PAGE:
The Company of
Watermen & Lightermen
of the River Thames

The Master’s Blog – July and August 2018

After the Installation, it was serendipity that the next two engagements were with the armed forces, familiar territory for a former guardsman.  The first was a reception at the headquarters of the London Scottish Regiment in Horseferry Road SW1.   I had walked past the building many times when I lived in Victoria, so it was interesting to see the interior which is a classic, Victorian-style drill hall: an open area for drill and training, with cast iron galleries above leading to various offices and stores. The MoD have recently vacated the building, which is owned by the Trustees of the London Scottish, so the Drill Hall now houses the Regiment’s museum and is available for events and dinners. At this reception we were entertained by the pipes and drums of the London Scottish wearing a tartan with no pattern.  I thought this looked, rather confusingly, like the Irish Guards – but I was speedily corrected!

The following evening (Friday 13th!), I was in Portsmouth for the “COMPORFLOT Awards Dinner” with the Royal Navy.   On arrival, I was able to decode the occasion as the annual awards by the Commander Portsmouth Flotilla to those who had achieved outstanding service during the last year. There were about twenty awards, presented in brilliant sunshine on the deck of HMS Victory with the recipients’ families present.   Each award was presented after the reading of a citation. The most memorable being to a junior rating who, firstly, had prevented a manoeuvring accident by taking immediate action to fix a steering mechanism and, secondly, identify that the problem was that the wrong lubricant filter had been fitted. His opinion had been ridiculed by various superiors and the civilian contractors who supplied the filters – but he had been eventually proved correct. A well-deserved award I thought.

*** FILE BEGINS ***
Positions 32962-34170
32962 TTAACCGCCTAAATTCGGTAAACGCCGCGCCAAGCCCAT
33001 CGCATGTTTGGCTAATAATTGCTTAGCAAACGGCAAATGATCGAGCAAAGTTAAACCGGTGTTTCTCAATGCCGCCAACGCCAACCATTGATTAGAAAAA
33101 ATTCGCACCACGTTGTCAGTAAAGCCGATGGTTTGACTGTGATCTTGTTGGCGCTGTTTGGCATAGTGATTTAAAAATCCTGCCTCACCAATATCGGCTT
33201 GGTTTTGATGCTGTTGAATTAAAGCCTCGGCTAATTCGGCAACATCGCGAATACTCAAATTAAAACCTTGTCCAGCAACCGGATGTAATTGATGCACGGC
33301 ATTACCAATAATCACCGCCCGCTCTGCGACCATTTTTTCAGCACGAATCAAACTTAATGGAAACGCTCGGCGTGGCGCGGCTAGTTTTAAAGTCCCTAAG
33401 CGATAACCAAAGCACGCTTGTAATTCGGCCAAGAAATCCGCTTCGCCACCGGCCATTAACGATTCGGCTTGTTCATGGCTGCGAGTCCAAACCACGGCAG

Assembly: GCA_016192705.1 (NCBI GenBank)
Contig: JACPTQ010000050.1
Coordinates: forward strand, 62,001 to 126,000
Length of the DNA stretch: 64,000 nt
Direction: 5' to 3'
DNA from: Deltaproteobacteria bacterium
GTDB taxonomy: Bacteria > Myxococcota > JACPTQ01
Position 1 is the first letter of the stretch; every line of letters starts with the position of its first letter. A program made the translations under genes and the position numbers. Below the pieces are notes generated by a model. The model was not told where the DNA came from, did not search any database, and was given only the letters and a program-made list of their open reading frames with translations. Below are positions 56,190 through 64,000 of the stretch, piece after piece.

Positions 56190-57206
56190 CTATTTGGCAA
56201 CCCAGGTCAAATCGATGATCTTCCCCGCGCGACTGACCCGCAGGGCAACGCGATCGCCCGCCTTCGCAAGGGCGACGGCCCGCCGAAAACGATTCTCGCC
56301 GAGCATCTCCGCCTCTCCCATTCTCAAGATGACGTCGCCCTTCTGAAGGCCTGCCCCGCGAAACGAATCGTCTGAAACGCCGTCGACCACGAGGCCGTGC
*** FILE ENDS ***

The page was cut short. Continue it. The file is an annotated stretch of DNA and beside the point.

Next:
Afterwards, we went to a reception at HMS Nelson (a rather solid naval barracks), where we were served large quantities of gin and tonic served from two-pint jugs.  We dined under a splendid panorama of the Battle of Trafalgar (my photograph doesn’t really do it justice) and, as is the Royal Navy’s practice, we remained seated when we toasted the Queen.  I was seated for dinner next to the Commander of the Fishery Protection Squadron, Cdr Sarah Oakley, so had a fascinating time learning about the integration of women into the Royal Navy.  Cdr Oakley had commanded a mixed crew and I have invited her to come as a lunchtime speaker to tell us of her experiences.

Cdr Oakley had been invited to the January Court has guest speaker.

‘The Battle of Trafalgar’ 

On Wednesday 18th, on what seemed to be the hottest day of the year, I was invited to lunch by the Company of Environmental Cleaners on board HQS Wellington.  Thankfully the reception was on the quarter deck – and the dining room was air-conditioned. I hadn’t encountered any environmental cleaners before but was soon reminded how critical their work is: “no one gets into a hotel room and no surgeon starts operating until we’ve been there”.  One also forgets the scale of the cleaning industry; one topic over lunch was the contract for Dubai Airport.